The Qur’an never suggests that the study of the system of creation can lead us to the knowledge of the Unity of the Godhead so as imply that the essential knowledge of the transcendental creator be considered attainable from that source. Moreover, such a suggestion would not have been correct
Some examples of purely rationalistic problems in the Qur’an
The Qur’an alludes to various problems as indicated by the following examples:
….. No thing is like him….(42:11)
….And God’s the loftiest likeness… (16:60)
…..To him belong the Names most Beautiful. (20:8)
….And his is the loftiest likeness in the heavens and the earth….(30:27)
He is God: there is no god but he, he is the king ,the All –holy, the All- peaceable, the All-faithful, the All-preserver, the All-mighty, the All-compeller ,the All –sublime… (59:23)
And to God belong the East and the West:
Whithersoever you turn, there is the Face of God,…
And he is God in the heavens and earth, he knows your secrets, and what you publish… (6:3)
He is the first and the Last, the Outward and the Inward, he has knowledge of everything (57:3)
…. He is Living, the Everlasting ….(2:255)
God, is the Everlasting, [who] has not begotten, and has not been begotten, and equal to him is not any one. (112:2-4)
Why does the Qur’an raise such issues? Is it for the sake of propounding mysterious matters incomprehensible to man- who according to al-Nadawi, tacks the knowledge of its essential principles – and then asking him to accept them without comprehending their meaning? Or, the Qur’an actually does want him to know God though the attributes and descriptions that have come in it? and, if this is true, what reliable approach does it recommend? How is it possible to acquire this knowledge thought the study of the natural phenomena? The study of the creation teaches us that God has knowledge of the things, that is, the things that he has made were created knowingly and wisely. But the Qur’an expects us not only to know this, but also stresses that:
….Indeed God has the knowledge of everything (2:31)
….And not so much as the weight of an atom in earth or heaven escapes from thy Lord, neither is aught smaller than, or greater, but in Manifest book (10:6)
Say: “If the sea were ink for the words of my Lord, the sea would be spent before the words of my Lord are spent, thought we brought replenishment the like of it” (18:109)
This means that God ‘s knowledge is infinite and so is his power. How and wherefore is it possible through perception and observation of the world of creation to reach the conclusion that the Creator’s knowledge and power are infinite? The Qur’an, similarly, propounds numerous other problems of the kind. For instance, it al- mahw wa al-ithbat (the Tablet of Expunction and Affirmation), jabr and ikhtiyar (determinism and free will),wahy (revelation ) and ilham (intuition),etc. none of which are susceptible to inquiry though the empirical study of the world of creation.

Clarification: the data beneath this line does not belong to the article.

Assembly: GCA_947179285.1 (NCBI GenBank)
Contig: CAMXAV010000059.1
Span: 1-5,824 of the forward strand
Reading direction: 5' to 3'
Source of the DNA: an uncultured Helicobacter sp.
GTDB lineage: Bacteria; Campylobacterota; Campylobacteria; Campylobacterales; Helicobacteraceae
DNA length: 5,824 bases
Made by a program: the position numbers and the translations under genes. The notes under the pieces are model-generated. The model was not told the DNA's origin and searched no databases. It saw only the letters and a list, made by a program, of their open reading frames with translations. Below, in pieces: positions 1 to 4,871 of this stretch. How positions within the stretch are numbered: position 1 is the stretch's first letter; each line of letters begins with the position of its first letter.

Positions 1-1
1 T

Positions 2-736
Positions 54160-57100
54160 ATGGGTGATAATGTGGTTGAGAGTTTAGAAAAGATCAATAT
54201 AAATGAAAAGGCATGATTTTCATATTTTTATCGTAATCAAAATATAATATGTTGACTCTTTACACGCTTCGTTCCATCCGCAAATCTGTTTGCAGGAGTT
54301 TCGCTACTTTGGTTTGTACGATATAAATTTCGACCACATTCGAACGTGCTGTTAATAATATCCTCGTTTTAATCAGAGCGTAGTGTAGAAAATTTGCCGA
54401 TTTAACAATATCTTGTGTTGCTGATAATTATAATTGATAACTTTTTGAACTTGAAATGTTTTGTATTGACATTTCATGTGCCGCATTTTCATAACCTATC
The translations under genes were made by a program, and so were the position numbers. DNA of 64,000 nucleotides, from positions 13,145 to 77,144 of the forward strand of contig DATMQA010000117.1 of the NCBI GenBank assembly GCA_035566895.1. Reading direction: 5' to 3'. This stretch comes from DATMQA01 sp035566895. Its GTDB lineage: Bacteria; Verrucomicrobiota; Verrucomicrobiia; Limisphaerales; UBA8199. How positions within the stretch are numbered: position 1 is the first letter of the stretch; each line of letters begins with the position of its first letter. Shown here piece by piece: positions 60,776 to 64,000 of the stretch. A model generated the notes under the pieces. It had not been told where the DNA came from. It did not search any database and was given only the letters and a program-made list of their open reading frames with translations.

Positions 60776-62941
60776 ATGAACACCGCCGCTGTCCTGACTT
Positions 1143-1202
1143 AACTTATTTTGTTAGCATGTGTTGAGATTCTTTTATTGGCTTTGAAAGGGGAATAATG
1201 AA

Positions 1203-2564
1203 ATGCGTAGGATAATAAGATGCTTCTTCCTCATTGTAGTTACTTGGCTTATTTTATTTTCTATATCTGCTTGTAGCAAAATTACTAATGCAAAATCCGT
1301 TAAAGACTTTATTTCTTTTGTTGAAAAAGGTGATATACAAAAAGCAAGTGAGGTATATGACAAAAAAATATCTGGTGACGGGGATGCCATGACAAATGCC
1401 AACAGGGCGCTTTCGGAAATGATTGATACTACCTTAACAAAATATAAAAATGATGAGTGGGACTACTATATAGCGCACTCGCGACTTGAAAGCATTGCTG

It must be admitted that the Qur’an ,definitely has raised these problems in the from of series of lessons and has emphasized their importance through advice and exhortation. The following verses of the Qur’an may be quoted in this connection:
What, do they not meditate in the Qur’an? Or is it that there are locks upon their hearts ?....(47:24)
(this is) a scripture that we have revealed unto thee, full of blessing, than they may ponder its revelations and that men of understanding may reflect.(38:29)
Inevitably, we are forced to accept that the Qur’an assumes the existence of a reliable method for understanding the meaning of the these truths, which have not been revealed as a series of obscure incomprehensibles which lie beyond the reach of the human mind.
The scope of problems propounded by the Qur’an in the sphere of metaphysics is far greater than what can be resolved or be answered through the study of physical creation. This is reason why the Muslims have pursued these problems, at times through spiritual and Gnostic efforts, and at other times though speculative and rational approach.
I wonder whether those who claim that the Qur’an considers the study of nature as the sole, sufficient means for the solution of metaphysical problems, can give a satisfying answer in regard to the multifarious problems propounded by it- a characteristic which is special to his great heavenly book.
Ali ‘s sole source of inspiration in his exposition of the problems mentioned in the previous chapters is the holy Qur’an. and the sole motive behind his discourses is exegetical. Perhaps, had it not been for Ali (a) the rationalistic and speculative aspects of the Qur’an would have forever remained uninterpreted.
After theses brief introductory remarks on the value of the these issues, we shall go on to cite some relevant examples from the Nahj al- balaghah.
Glimpses of the Nahj al-Balaghah- pages: 62 to 76